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Stem Cell Surge Will Help San Diego's Economy

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San Diego's struggling economy is about to receive a stem cell shot in the arm. Hundreds of millions of dollars will soon be helping local businesses, research clinics and the patients they serve.

Facing a precursor to cancer, 67-year-old Sabin Mroz says thanks to a stem cell study drug, he's feeling much better.

"It's the cutting edge of what works," he said.

At the Moores UCSD Cancer Center, Dr. Catriona Jamieson, director of stem cell research, is using science to save lives.

"It's really exciting, yes, I think this is the beginning of a new era for medicine," she said.

When it comes to stem cell research, San Diego County is ranked among the top three biotech clusters in the nation.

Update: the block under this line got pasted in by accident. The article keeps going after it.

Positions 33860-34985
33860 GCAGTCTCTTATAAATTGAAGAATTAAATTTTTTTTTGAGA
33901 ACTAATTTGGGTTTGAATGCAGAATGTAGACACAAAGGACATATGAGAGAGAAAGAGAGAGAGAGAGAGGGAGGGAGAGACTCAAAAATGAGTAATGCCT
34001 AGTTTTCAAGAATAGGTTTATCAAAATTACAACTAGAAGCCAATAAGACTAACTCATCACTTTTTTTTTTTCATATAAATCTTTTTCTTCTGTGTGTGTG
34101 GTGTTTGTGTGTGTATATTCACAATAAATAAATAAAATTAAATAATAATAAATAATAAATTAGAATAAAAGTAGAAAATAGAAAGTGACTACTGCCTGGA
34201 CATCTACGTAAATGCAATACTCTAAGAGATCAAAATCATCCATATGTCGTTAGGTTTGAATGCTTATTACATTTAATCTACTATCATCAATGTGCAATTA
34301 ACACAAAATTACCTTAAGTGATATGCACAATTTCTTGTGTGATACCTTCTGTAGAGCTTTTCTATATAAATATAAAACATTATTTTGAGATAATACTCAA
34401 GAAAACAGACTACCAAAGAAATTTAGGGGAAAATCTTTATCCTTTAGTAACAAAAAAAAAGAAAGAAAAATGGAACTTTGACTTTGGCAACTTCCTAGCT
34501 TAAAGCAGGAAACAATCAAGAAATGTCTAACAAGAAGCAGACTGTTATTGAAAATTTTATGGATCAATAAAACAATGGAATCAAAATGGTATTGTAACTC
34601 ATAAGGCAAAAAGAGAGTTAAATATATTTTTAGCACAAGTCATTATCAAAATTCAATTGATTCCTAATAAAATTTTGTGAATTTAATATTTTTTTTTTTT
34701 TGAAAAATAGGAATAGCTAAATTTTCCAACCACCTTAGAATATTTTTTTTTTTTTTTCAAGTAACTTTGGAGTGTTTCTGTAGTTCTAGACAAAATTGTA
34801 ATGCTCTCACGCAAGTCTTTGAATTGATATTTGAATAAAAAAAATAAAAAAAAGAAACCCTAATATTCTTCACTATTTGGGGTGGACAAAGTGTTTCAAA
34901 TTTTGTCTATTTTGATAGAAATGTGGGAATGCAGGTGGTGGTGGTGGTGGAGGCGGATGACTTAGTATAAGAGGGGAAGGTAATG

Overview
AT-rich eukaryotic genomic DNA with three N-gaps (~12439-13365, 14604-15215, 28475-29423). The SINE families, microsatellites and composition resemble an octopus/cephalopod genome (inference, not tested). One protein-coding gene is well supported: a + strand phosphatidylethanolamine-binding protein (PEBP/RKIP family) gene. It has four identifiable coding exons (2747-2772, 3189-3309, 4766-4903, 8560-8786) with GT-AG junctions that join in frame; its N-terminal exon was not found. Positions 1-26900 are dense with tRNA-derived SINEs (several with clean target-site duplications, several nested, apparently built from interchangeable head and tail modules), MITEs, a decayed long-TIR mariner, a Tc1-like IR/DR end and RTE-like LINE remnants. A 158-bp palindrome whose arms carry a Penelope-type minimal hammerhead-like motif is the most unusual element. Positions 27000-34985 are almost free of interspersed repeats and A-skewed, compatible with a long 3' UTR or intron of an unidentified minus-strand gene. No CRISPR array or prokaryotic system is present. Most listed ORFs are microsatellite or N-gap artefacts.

"Medicine miracles do not happen by accident," Dr. Jamieson said.

When President Obama recently decided to lift federal funding restrictions on embryonic stem cell research, Robert Klein, chairman of the California Institute for Regenerative Medicine, celebrated at the White House.

"This was a critical moment where a president standing up to make sure that medical science was not bound up by ideology, it was a break from the past. We are freed from the Middle Ages," he said.

Klein says by lifting George Bush's executive order to restrict federal funding, money will begin to pour into the local economy.

"It could be a couple of hundred million dollars' shot in the arm, but more importantly for all those patients in San Diego of many diseases," Klein said.

Patients like Theresa Blanda, who for four years was losing the fight to bone marrow disease.

"I came here in November using a walker," she said.

After just four months of taking a stem cell study drug, she's feeling great.

"This is a godsend, that's all I can say for it. There needs to be more of it," she said.

In the bigger picture, according to CIRM, that stem cell flow of money will exceed $1.1 billion to the state of California over the next two years.

The California Institute for Regenerative Medicine was formed in 2005 following the passage of Proposition 71. Since then, they've funded more than $635 million worth of stem cell projects.

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